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Gamma
Probability density function
Gamma distribution pdf
Cumulative distribution function
Gamma distribution cdf
Parameters k > 0\, shape (real)
\theta > 0\, scale (real)
Support x \in [0; \infty)\!
pdf x^{k-1} \frac{\exp\left(-x/\theta\right)}{\Gamma(k)\,\theta^k}
cdf \frac{\gamma(k, x/\theta)}{\Gamma(k)}
Mean k \theta\,
Median
Mode (k-1) \theta\, for k \geq 1\,
Variance k \theta^2\,
Skewness \frac{2}{\sqrt{k}}
Kurtosis \frac{6}{k}
Entropy k\theta+(1-k)\ln(\theta)+\ln(\Gamma(k))\,
+(1-k)\psi(k)\,
mgf (1 - \theta\,t)^{-k} for t < 1/\theta
Char. func. (1 - \theta\,i\,t)^{-k}

In probability theory and statistics, the gamma distribution is a continuous probability distribution. For integer values of the parameter k it is also known as the Erlang distribution.

Probability density functionEdit

The probability density function of the gamma distribution can be expressed in terms of the gamma function:

 f(x;k,\theta) = x^{k-1} \frac{e^{-x/\theta}}{\theta^k \, \Gamma(k)} 
 \ \mathrm{for}\ x > 0 \,\!

where k > 0 is the shape parameter and \theta > 0 is the scale parameter of the gamma distribution. (NOTE: this parameterization is what is used in the infobox and the plots.)

Alternatively, the gamma distribution can be parameterized in terms of a shape parameter \alpha = k and an inverse scale parameter \beta = 1/\theta, called a rate parameter:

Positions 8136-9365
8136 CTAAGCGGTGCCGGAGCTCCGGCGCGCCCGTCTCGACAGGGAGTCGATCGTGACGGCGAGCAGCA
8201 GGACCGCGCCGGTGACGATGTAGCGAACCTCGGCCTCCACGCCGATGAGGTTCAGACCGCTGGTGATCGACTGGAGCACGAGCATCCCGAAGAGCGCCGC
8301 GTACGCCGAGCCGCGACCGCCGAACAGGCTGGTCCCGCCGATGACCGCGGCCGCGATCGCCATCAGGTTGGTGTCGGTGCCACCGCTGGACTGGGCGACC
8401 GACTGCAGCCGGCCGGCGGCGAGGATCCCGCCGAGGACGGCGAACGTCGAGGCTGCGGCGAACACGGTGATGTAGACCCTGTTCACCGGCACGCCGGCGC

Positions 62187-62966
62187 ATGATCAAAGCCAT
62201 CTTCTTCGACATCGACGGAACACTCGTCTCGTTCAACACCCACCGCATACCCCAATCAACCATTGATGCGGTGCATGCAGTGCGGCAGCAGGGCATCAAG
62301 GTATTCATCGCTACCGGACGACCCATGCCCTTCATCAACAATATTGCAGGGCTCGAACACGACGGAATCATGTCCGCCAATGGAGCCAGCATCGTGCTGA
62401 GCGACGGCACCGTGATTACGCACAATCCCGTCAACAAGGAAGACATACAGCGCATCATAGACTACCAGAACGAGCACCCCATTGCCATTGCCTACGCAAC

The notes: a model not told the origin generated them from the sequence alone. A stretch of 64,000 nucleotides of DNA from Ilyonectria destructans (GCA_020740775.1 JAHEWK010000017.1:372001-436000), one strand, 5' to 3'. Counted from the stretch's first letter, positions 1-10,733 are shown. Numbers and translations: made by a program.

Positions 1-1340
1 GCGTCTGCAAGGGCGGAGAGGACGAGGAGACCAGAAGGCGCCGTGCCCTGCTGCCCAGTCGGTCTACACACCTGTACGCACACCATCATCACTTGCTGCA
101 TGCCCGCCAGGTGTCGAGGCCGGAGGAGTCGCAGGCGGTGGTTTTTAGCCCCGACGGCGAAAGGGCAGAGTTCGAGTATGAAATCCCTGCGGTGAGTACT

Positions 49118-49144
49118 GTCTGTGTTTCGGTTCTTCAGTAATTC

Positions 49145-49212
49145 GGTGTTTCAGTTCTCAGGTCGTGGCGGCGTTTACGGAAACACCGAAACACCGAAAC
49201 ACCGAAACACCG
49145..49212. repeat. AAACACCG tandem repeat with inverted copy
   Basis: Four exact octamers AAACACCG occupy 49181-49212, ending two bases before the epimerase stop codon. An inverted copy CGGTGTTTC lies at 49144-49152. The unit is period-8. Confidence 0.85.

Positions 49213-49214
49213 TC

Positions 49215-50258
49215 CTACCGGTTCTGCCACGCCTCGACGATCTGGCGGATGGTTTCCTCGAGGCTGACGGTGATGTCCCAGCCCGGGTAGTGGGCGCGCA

g(x;\alpha,\beta) = x^{\alpha-1}  \frac{\beta^{\alpha} \, e^{-\beta\,x} }{\Gamma(\alpha)}  \ \mathrm{for}\ x > 0 \,\!

Both parameterizations are common because they are convenient to use in certain situations and fields.

PropertiesEdit

The cumulative distribution function can be expressed in terms of the incomplete gamma function,

 F(x;k,\theta) = \int_0^x f(u;k,\theta)\,du  
  = \frac{\gamma(k, x/\theta)}{\Gamma(k)} \,\!

The information entropy is given by:

S=k\theta+(1-k)\ln(\theta)+\ln(\Gamma(k))+(1-k)\psi(k)\,

where \psi(k) is the polygamma function.

If X_i \sim \mathrm{Gamma}(\alpha_i, \beta) for i=1, 2, \cdots, N and \bar{\alpha} = \sum_{k=1}^N \alpha_i then


\left[
Y
=
\sum_{i=1}^N X_i
\right]
\sim
\mathrm{Gamma} \left( \bar{\alpha}, \beta \right)

provided all X_i are independent. The gamma distribution exhibits infinite divisibility.

If X \sim \operatorname{Gamma}(k, \theta), then \frac X \theta \sim \operatorname{Gamma}(k, 1). Or, more generally, for any t > 0 it holds that tX \sim \operatorname{Gamma} (k, t \theta). That is the meaning of θ (or β) being the scale parameter.

Parameter estimation Edit

The likelihood function is

L=\prod_{i=1}^N f(x_i;k,\theta)

from which we calculate the log-likelihood function

\ell=(k-1)\sum_{i=1}^N\ln(x_i)-\sum x_i/\theta-Nk\ln(\theta)-N\ln\Gamma(k)

Finding the maximum with respect to \theta by taking the derivative and setting it equal to zero yields the maximum likelihood estimate of the \theta parameter:

\theta=\frac{1}{kN}\sum_{i=1}^N x_i

Substituting this into the log-likelihood function gives:

\ell=(k-1)\sum_{i=1}^N\ln(x_i)-Nk-Nk\ln\left(\frac{\sum x_i}{kN}\right)-N\ln\Gamma(k)